Running a small business is challenging enough without adding one more thing to it, right? As a small business owner myself, I can attest to this!
Sustainability often brings its own set of challenges, and I hear some common ones from business professionals: not having the money to make the changes that you want, not having enough time to do it all, not having employees who are engaged with your sustainability efforts . . . the list goes on. Sound familiar?
The good news is that businesses just like yours are overcoming these challenges every day.
I’ve listed the 10 most common sustainability challenges that I’ve seen when working with businesses, along with strategies to help you surmount those obstacles. Note that these are not quick fixes—they will take work. But these solutions can help you move forward towards your sustainability goals.
Not having the money to make the changes that you want to make.
Begin with good payback projects. For example, almost all projects related to energy efficient lighting will have a good payback since it will immediately decrease your energy bill. This frees up some money and demonstrates the case for sustainability initiatives, which can help you secure additional funding for future projects. Since many organizations and utilities are available to help small businesses, also look for rebates and other financial assistance to help your sustainability projects. If you’re in the East Bay, check out the Good Local Money Guide. It connects local businesses with local sources of funding.
Not having the time to make the changes that you want to make.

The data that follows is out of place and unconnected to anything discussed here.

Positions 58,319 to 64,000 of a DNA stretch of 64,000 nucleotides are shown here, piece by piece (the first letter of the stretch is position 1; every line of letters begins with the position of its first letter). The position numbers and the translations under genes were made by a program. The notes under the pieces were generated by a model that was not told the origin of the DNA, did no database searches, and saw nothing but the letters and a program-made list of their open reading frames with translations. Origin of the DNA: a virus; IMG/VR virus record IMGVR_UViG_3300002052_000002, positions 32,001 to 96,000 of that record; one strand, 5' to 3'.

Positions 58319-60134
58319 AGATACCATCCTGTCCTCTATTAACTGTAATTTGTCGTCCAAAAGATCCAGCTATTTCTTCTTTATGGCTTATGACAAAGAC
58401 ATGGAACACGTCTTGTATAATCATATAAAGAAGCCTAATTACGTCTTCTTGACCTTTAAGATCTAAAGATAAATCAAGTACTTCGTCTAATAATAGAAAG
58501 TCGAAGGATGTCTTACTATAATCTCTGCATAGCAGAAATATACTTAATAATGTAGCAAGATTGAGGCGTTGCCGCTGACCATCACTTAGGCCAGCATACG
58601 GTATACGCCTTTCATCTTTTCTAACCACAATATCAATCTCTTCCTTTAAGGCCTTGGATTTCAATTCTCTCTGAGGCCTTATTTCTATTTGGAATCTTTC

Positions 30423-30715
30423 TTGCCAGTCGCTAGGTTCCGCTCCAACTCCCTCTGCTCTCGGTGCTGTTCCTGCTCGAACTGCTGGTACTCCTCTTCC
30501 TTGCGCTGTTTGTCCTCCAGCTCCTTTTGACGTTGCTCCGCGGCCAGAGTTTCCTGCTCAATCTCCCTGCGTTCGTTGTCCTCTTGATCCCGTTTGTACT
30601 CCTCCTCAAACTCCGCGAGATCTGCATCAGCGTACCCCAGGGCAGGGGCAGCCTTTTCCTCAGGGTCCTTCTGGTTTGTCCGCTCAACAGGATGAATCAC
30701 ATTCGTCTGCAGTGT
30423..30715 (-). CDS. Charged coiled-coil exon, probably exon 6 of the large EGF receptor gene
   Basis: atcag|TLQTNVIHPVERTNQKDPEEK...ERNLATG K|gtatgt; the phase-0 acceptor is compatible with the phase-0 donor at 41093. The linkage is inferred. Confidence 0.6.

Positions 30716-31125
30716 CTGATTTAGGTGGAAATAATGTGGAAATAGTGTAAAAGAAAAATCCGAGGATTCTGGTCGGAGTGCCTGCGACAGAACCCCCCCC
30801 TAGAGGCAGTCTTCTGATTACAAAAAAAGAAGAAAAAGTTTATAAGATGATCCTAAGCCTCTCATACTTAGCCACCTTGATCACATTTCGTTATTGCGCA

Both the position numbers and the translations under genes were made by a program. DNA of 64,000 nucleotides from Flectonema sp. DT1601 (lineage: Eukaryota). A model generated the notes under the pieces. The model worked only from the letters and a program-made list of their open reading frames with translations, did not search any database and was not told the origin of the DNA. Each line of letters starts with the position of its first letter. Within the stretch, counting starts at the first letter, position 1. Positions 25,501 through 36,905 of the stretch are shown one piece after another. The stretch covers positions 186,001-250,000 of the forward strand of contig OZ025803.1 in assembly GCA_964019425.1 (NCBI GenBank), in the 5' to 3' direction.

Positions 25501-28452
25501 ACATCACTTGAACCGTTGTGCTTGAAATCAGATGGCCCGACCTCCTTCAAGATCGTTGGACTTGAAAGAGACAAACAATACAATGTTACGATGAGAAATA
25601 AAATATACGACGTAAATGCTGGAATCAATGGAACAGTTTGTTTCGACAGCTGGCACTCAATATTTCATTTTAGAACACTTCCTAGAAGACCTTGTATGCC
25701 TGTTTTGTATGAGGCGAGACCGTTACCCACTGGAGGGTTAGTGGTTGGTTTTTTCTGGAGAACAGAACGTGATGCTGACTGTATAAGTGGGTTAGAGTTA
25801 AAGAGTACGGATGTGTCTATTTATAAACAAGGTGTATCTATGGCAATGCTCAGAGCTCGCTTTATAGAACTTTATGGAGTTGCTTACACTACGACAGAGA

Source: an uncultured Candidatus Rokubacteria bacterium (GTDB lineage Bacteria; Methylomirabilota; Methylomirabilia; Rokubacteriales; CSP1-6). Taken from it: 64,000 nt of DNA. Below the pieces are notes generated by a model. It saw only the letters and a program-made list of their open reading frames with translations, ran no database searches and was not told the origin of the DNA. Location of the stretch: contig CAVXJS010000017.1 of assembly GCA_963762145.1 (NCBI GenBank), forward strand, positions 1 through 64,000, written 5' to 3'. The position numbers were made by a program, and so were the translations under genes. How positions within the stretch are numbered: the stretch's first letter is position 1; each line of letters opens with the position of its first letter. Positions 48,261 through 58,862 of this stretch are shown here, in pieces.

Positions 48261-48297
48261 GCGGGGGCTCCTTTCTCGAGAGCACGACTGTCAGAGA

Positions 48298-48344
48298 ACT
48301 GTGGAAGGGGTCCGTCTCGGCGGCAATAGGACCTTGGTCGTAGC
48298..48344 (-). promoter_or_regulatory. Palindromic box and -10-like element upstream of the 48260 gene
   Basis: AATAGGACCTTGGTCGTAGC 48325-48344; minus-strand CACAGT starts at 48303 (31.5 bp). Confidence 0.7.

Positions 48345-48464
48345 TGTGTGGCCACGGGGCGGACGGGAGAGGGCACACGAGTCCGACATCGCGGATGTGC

There are actually three strategies that you can use here.
Employees aren’t engaged.
To have employees who are engaged, you need to give them opportunities for engagement. This might seem obvious, but you would be surprised at how many times I talk to business owners who wish for employee engagement but yet haven’t created the proper channels. In his book Drive: The Surprising Truth About What Motivates Us, Dan Pink identified three elements that create true motivation in people: autonomy, mastery, and purpose.
If you want employees to be engaged, you need to allow them to have some autonomy, some say in the initiatives that your business is working on, and that must contribute to their sense of purpose. This is also in line with what the experts recommend for engaging employees in sustainability. One of the best ways to do this is to form a green team.
Not sure how to get started or identifying what sustainability initiatives make sense for your business.
Here, the strategy used by many businesses—and the one that I recommend—is to use existing frameworks such as Green Business Certification and B Corp Certification. If you’re just getting started, you can build on the proven best practices other businesses. Time and again, I hear business professionals say that they learned a lot by going through the process of certification. These two certifications will provide frameworks that you can use to ensure that you’re building a good sustainability foundation for your business. An added benefit is that you’ll also get some public recognition for your efforts.